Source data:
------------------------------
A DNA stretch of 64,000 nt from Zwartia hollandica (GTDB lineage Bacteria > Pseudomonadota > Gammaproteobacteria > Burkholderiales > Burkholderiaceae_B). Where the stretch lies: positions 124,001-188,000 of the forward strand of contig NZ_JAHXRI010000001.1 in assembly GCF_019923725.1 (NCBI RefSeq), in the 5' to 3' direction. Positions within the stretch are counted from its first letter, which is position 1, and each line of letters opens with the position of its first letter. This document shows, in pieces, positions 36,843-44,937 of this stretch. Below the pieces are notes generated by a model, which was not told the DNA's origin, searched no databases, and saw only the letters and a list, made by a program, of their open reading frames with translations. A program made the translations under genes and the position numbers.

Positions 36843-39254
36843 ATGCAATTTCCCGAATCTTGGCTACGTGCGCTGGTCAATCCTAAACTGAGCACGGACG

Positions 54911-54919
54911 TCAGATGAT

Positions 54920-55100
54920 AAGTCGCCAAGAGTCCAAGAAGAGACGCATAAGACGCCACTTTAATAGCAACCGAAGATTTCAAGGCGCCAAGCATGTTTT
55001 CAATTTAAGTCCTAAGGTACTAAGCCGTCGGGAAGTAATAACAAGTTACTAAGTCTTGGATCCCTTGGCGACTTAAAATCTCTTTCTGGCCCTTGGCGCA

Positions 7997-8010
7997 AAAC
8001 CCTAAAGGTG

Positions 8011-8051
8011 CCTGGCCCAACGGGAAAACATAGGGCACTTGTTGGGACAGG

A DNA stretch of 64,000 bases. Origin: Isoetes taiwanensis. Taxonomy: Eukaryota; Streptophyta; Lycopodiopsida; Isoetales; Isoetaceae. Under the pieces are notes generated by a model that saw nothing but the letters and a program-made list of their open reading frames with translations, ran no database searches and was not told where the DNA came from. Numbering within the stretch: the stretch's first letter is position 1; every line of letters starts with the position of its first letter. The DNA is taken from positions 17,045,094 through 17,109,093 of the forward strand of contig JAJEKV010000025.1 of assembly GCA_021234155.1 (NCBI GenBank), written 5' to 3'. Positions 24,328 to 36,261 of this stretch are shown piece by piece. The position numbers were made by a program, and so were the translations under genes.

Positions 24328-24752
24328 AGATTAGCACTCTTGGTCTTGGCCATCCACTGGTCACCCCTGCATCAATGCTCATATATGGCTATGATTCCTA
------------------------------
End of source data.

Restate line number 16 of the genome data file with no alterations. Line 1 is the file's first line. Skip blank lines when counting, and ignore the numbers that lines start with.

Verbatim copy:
24328 AGATTAGCACTCTTGGTCTTGGCCATCCACTGGTCACCCCTGCATCAATGCTCATATATGGCTATGATTCCTA